Cross-curricular instruction is a valuable teaching approach that helps students understand, much like the real world, how different subjects and skills are connected. By integrating multiple subjects, topics, concepts and skills into a single lesson or unit, students can see the relevance and connections of their learning.

However, implementing cross-curricular instruction can be challenging, especially in the elementary classroom. This article will discuss some creative strategies that can help elementary teachers connect the dots and effectively implement cross-curricular instruction.

Theme Weeks

During "theme weeks," a specific theme or concept is chosen and integrated across all subjects. Themes are should generally be broad enough to ensure that instruction of multiple subjects is aligned with curriculum standards but also provide sufficient flexibility to allow students to dive into areas which are relevant and meaningful to them.

Here are a few theme ideas to get you started:

  1. Sustainability: This theme can connect science, social studies, and math subjects. Students can learn about environmental issues such as pollution, conservation, and renewable energy. They can also learn about the economic and social impacts of environmental issues, use math skills to analyze energy consumption data and rising sea levels over time, and create charts and graphs to represent the data.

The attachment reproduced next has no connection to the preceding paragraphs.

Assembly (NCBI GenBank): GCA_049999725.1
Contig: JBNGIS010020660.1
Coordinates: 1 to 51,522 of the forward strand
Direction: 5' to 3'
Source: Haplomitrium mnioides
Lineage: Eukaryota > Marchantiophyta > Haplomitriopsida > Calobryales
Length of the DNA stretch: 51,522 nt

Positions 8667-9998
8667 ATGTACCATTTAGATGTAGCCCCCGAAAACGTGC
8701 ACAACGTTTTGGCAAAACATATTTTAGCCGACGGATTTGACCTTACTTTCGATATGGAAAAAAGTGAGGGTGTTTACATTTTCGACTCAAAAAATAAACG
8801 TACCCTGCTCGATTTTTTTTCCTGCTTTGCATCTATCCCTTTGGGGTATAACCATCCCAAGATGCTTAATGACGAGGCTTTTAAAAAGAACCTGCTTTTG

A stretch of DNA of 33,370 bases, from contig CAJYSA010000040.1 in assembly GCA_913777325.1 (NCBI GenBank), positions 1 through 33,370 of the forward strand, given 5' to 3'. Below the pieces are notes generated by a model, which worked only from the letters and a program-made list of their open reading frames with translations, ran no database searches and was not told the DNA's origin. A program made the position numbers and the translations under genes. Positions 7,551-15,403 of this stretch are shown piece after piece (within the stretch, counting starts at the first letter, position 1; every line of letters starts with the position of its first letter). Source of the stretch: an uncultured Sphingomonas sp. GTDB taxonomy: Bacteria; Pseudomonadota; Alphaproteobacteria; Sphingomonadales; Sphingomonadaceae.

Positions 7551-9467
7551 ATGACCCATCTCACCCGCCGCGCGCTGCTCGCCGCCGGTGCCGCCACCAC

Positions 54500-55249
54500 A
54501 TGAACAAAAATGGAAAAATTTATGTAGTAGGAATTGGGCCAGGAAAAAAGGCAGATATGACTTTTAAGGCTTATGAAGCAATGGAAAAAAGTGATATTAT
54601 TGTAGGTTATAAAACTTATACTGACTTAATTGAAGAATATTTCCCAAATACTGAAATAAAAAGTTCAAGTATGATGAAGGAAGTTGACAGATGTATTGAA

2. Diversity: This theme can connect subjects such as social studies, history, geography, language arts, and art. Students can learn about different cultures, learn about the historical contributions of different communities to society, use writing skills to create a story or article from a different cultural perspective, and use art skills to create a mural or a collage representing different cultures.
  3. Exploration: This theme can connect subjects such as social studies, language arts, and science. Students can learn about historical explorers and the different cultures, geographies, and discoveries they encountered. They can use writing skills to create a diary entry from the historical perspective of an explorer and use math skills to calculate distances and create maps.
  4. Innovation: This theme can connect science, math, and social studies subjects. Students can learn about the history of technology and its impact on society, use math skills to analyze data on technology trends (like smartphone adoption, etc.), create charts and graphs, and write a persuasive article about a technology-related social issue (like cyberbullying, etc.).